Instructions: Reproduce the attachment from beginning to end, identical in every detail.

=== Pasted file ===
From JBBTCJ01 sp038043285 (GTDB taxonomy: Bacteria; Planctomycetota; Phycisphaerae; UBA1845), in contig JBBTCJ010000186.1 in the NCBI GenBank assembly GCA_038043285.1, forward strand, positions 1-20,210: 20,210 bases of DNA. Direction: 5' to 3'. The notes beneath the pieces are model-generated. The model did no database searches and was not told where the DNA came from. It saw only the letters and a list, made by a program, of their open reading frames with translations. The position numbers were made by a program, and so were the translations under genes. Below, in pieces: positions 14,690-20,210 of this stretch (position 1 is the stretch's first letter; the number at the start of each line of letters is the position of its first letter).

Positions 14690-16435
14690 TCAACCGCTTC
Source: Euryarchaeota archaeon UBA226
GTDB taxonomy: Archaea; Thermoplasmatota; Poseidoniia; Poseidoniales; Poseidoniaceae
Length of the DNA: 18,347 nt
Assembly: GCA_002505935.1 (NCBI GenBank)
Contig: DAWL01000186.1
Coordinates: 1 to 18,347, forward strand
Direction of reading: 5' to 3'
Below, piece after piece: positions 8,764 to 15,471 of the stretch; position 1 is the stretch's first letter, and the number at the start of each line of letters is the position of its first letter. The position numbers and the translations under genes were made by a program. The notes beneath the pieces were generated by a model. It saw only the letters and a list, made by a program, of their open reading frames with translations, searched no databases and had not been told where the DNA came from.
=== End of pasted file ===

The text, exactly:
From JBBTCJ01 sp038043285 (GTDB taxonomy: Bacteria; Planctomycetota; Phycisphaerae; UBA1845), in contig JBBTCJ010000186.1 in the NCBI GenBank assembly GCA_038043285.1, forward strand, positions 1-20,210: 20,210 bases of DNA. Direction: 5' to 3'. The notes beneath the pieces are model-generated. The model did no database searches and was not told where the DNA came from. It saw only the letters and a list, made by a program, of their open reading frames with translations. The position numbers were made by a program, and so were the translations under genes. Below, in pieces: positions 14,690-20,210 of this stretch (position 1 is the stretch's first letter; the number at the start of each line of letters is the position of its first letter).

Positions 14690-16435
14690 TCAACCGCTTC
Source: Euryarchaeota archaeon UBA226
GTDB taxonomy: Archaea; Thermoplasmatota; Poseidoniia; Poseidoniales; Poseidoniaceae
Length of the DNA: 18,347 nt
Assembly: GCA_002505935.1 (NCBI GenBank)
Contig: DAWL01000186.1
Coordinates: 1 to 18,347, forward strand
Direction of reading: 5' to 3'
Below, piece after piece: positions 8,764 to 15,471 of the stretch; position 1 is the stretch's first letter, and the number at the start of each line of letters is the position of its first letter. The position numbers and the translations under genes were made by a program. The notes beneath the pieces were generated by a model. It saw only the letters and a list, made by a program, of their open reading frames with translations, searched no databases and had not been told where the DNA came from.